How the Travel Boom Is Taking a Toll on the World's Most Beloved Destinations
You’ve seen them at tourist spots like the Louvre in Paris, the Leaning Tower of Pisa, and even White Beach in Boracay—swarms of vacationers flocking to a single attraction, posing for pictures in every corner imaginable.
The official name of the global problem plaguing trendy destinations:
As the 20th most visited city in the world, Barcelona was at its tipping point. A city with a population of 1.6 million received an estimated 30 million overnight visitors in 2017.
What might seem like a harmless trip to a World Heritage site for some people, could be the disruption of everyday life for
British travel agency Responsible Travel further illustrates this by listing certain instances: “When rent prices push out local tenants to make way for holiday rentals… when narrow roads become jammed with tourist vehicles… when wildlife is scared
Tourism isn’t to blame, but as with everything else, a line needs to be drawn when there is too much. There are more travelers now than ever, with the costs of travel becoming cheaper, a richer middle class, and new developments, like the rise of
overtourism looks like around the world
The displaced locals of Barcelona
Last year, locals began aggressively rallying for tourists to leave their homeland. As the 20th most visited city in the world, Barcelona was at its tipping point. A city with a population of 1.6 million received an estimated 30 million overnight visitors in 2017. On top of that, investors began buying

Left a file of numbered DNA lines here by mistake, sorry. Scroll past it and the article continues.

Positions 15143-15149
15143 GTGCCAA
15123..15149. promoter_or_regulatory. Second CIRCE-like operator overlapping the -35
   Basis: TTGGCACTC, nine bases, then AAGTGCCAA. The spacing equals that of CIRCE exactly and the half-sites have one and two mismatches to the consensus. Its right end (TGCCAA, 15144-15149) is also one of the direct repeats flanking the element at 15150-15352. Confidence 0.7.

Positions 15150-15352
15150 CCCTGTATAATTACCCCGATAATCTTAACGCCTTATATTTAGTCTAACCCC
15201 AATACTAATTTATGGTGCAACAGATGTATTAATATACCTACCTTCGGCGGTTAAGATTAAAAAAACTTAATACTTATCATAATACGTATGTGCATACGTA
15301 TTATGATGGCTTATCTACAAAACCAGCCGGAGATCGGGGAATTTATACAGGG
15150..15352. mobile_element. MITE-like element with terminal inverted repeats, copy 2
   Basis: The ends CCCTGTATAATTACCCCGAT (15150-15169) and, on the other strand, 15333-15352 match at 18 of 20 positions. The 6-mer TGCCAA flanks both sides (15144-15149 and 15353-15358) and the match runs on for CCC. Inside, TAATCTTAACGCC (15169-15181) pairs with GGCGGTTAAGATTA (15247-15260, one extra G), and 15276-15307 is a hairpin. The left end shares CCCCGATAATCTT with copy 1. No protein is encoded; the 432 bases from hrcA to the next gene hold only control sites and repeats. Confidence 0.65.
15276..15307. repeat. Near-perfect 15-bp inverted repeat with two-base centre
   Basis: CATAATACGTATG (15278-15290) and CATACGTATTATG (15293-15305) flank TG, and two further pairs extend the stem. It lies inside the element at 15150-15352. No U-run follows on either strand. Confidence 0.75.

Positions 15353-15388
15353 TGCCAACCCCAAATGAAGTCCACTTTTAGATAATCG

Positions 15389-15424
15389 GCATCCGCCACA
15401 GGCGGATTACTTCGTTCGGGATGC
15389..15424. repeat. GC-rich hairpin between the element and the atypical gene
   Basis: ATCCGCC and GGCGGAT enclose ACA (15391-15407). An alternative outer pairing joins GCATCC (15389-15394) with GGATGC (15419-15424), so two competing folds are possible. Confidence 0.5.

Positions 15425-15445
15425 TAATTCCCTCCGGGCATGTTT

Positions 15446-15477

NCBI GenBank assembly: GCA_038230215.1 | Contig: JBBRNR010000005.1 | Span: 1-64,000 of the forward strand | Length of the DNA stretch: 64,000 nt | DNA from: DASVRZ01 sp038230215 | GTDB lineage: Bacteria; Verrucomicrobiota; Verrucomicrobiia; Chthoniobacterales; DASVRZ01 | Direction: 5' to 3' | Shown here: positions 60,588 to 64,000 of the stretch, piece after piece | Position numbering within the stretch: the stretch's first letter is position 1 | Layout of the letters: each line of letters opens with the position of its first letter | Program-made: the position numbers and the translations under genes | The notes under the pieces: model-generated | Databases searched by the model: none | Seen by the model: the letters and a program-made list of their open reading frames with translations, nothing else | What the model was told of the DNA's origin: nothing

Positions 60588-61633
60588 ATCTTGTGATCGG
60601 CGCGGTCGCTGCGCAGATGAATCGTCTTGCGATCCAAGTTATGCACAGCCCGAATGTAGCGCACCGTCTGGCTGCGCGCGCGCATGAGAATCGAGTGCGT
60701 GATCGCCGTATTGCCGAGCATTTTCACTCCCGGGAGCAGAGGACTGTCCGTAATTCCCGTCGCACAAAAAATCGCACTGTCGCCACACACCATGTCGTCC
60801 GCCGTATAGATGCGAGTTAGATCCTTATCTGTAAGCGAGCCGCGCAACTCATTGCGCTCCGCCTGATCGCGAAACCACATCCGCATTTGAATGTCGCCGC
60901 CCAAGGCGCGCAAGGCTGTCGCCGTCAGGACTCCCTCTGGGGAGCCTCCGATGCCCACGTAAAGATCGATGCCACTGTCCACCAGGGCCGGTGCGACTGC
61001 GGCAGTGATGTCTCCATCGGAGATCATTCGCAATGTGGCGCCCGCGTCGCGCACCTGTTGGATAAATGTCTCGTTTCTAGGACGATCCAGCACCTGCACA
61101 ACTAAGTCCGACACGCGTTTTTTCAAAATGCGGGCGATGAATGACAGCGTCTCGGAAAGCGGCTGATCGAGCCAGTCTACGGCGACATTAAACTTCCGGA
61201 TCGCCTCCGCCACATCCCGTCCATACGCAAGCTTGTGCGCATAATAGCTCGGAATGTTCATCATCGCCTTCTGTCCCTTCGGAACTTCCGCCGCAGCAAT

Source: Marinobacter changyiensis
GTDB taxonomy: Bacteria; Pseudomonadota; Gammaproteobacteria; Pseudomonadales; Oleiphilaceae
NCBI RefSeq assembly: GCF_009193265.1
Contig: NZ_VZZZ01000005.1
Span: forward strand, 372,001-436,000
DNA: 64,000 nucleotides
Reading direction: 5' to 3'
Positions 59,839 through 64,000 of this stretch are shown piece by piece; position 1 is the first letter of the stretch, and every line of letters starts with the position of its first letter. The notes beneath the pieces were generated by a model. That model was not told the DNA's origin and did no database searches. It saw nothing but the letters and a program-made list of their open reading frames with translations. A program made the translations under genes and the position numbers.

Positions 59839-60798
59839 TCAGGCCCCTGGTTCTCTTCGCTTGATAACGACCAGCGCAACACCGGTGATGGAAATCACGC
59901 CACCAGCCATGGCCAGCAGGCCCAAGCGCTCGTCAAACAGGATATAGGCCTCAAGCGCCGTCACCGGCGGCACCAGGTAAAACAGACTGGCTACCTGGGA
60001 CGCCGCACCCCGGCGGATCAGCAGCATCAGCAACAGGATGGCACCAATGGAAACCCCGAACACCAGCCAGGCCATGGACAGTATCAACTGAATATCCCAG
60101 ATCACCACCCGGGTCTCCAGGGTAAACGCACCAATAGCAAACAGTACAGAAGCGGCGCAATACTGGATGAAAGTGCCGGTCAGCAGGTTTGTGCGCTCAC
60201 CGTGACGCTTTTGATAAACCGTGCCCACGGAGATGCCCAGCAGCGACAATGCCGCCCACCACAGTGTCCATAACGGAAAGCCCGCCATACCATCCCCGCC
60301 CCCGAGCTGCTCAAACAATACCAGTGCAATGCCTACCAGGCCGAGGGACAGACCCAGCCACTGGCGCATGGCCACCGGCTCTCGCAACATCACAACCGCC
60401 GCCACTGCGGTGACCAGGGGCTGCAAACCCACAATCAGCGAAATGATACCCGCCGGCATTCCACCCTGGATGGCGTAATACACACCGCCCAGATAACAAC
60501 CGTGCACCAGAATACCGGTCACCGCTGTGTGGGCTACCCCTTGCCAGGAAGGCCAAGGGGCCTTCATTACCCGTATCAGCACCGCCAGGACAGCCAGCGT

Machu Picchu cracks down on the tourist problem
The UNESCO World Heritage site originally had a capacity of only 2,500 on a daily basis, but the destination had recently been getting up to 5,000 visitors. To make matter worse, tourists took home rocks, climbed on the stone structures, or
Bid goodbye to enormous cruise ships in Venice
A dwindling number of 55,000 residents live in Venice, and they are outnumbered by the 120,000 that come to visit in a day. In the last quarter of 2017, Italian transport minister Graziano Delrio announced that cruise ships that weigh over 55,000 tons will not be allowed to dock at the Venice city center by the year 2021. This came after many locals complained that massive ships pollute their waters and damage valued infrastructure. The ships will instead take a different route and dock at the industrial town of Marghera. Mayor Luigi Brugnaro has also authorized the implementation of a new fining system that will collect €500 from tourists who wheel noisy suitcases across the historic city and charges those who litter, loiter, and swim in the canals.
The closure of Maya Bay and Boracay
Two of the most pristine beaches in the world, Maya Bay located in the Phi Phi Islands and our very own Boracay Island, both announced a temporary closure this year to recuperate from the destruction that
As for Boracay, President Rodrigo Duterte gave the go signal for the island’s six-month rehabilitation in April. Before its closure, it received around 968,000 visitors in the year 2017 alone. On July 11, Environment Secretary Roy Cimatu said that the island will officially reopen on October 26, saying, “Boracay is no longer a cesspool,” reports GMA News.
A number of affected cities have taken drastic measures to prevent tourists from outnumbering the locals. But the issue of